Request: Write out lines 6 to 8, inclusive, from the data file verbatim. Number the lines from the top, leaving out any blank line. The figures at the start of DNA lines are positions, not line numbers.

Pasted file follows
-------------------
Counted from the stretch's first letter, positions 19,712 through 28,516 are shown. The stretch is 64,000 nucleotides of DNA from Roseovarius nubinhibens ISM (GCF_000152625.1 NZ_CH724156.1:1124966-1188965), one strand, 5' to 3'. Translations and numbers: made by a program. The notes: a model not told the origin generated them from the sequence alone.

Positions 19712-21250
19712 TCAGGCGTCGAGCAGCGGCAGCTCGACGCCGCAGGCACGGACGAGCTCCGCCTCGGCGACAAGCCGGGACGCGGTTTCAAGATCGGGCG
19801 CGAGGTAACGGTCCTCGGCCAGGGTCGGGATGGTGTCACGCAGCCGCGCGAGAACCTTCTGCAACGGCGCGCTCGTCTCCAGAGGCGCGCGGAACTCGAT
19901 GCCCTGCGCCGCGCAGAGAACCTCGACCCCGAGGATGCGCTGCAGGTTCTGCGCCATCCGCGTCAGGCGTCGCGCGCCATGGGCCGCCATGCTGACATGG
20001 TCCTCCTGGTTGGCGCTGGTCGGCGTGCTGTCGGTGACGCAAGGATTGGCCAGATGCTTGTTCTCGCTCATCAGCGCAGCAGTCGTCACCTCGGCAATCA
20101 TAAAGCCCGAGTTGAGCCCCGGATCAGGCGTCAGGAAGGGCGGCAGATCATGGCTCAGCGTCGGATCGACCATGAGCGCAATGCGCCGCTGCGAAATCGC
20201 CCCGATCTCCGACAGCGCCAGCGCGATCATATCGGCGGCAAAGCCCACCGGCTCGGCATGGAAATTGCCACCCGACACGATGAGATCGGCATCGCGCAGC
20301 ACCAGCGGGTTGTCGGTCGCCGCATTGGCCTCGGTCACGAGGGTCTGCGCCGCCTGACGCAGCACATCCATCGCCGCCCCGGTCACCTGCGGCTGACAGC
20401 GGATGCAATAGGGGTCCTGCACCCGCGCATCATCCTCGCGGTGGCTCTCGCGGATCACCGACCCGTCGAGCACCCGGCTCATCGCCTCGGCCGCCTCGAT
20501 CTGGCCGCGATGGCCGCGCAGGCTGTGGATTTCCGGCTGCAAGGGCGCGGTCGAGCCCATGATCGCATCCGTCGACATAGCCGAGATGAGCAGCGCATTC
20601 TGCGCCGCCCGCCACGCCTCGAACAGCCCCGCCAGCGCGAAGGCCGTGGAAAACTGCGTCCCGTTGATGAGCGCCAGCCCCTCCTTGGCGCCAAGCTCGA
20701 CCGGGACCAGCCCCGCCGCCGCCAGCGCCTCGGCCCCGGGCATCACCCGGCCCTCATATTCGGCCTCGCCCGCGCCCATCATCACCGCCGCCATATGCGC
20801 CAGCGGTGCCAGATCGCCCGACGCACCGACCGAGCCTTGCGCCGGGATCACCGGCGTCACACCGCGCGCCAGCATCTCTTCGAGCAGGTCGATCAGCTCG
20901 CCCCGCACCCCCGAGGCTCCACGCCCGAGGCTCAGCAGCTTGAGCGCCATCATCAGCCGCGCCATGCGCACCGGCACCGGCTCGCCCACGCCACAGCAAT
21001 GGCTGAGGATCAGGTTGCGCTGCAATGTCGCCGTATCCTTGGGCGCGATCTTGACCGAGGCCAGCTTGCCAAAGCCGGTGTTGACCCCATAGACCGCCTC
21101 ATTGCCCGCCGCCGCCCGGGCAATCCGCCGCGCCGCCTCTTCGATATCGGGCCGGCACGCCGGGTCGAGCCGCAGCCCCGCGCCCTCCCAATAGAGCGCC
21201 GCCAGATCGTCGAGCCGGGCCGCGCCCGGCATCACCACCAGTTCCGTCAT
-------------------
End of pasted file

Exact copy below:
20001 TCCTCCTGGTTGGCGCTGGTCGGCGTGCTGTCGGTGACGCAAGGATTGGCCAGATGCTTGTTCTCGCTCATCAGCGCAGCAGTCGTCACCTCGGCAATCA
20101 TAAAGCCCGAGTTGAGCCCCGGATCAGGCGTCAGGAAGGGCGGCAGATCATGGCTCAGCGTCGGATCGACCATGAGCGCAATGCGCCGCTGCGAAATCGC
20201 CCCGATCTCCGACAGCGCCAGCGCGATCATATCGGCGGCAAAGCCCACCGGCTCGGCATGGAAATTGCCACCCGACACGATGAGATCGGCATCGCGCAGC